[0404] A preferred method for creating a response for each keyword is now described with reference to FIG. 69 which illustrates the “Keyword link box” in the “Choose Link” screen display and to FIG. 70 showing the Scriptwriter main screen display with a Listen object links to corresponding Talk objects.

[0405] The toy gives a different answer to each keyword it hears. This process of building questions, keywords, and responses to keywords gives the toy its intelligent conversational ability—at the most basic level. The system offers many different features that enable the user to give the dialog a highly intelligent aspect, such as random answers, answers based on memory, and answers based on collected personal data.

[0406] To create a response, simply add a Talk object for each keyword as described herein with reference to Adding Speech.

[0407] To add a response to each of the keywords that have already been created:

[0408] a. Drag the Talk icon over to the Scriptwriter desktop and under the Listen object. Connect the Listen object to the Talk object. The keyword link box appears, with the first keyword in the list that was entered in the Listen window.

[0409] b. Click on OK. If this is not the right keyword, click the down arrow and scroll down until the correct keyword appears. Then click OK.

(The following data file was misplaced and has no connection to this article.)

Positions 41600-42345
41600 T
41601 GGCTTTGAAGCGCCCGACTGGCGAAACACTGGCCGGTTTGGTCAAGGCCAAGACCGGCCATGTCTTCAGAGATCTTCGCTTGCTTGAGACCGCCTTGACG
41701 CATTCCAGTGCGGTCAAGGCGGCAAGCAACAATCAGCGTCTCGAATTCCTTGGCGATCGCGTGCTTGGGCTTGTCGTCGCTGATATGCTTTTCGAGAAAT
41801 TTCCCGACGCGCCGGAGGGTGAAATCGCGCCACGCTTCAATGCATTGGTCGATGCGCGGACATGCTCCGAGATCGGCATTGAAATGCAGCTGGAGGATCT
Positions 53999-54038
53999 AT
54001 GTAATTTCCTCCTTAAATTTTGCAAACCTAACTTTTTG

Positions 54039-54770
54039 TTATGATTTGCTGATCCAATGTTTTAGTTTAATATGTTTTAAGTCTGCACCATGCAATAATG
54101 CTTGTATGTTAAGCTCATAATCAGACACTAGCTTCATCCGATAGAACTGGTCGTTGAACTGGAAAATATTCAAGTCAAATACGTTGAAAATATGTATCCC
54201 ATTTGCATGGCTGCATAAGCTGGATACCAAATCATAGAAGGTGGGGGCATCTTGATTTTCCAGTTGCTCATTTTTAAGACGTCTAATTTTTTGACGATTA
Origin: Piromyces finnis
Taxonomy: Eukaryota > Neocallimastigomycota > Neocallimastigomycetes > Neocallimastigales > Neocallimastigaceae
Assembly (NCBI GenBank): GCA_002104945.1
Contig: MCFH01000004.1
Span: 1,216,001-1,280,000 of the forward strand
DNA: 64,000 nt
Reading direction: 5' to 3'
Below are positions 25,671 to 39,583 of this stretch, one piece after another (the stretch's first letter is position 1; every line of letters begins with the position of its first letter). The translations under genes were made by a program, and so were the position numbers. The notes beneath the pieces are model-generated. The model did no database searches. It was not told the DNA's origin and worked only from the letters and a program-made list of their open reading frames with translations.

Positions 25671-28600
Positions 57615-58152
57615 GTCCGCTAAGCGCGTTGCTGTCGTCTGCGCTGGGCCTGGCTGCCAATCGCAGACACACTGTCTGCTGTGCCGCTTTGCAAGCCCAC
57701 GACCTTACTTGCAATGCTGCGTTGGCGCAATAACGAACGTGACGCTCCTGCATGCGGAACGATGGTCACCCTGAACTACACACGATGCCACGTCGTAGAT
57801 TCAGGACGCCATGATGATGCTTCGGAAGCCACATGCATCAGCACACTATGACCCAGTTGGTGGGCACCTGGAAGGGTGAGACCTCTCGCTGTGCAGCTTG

[0410] d. Drag the Talk icon over to the desktop four separate times, until there are four Talk objects beneath the Listen object. Connect a keyword link to each Talk object, as in the previous step.

[0411] d. To type some kind of verbal answer for each Talk object:Double-click on the first Talk object, which links to the “a joke” keyword. In the TTS box, type: “You want to hear a joke? You must be a very funny person.”

[0412] It is advisable to repeat the keyword at the very beginning of the toy's response. This tells the user that the toy indeed understood the spoken keyword.

[0413] e. For each keyword, type an appropriate response in the TTS box of the corresponding Talk object.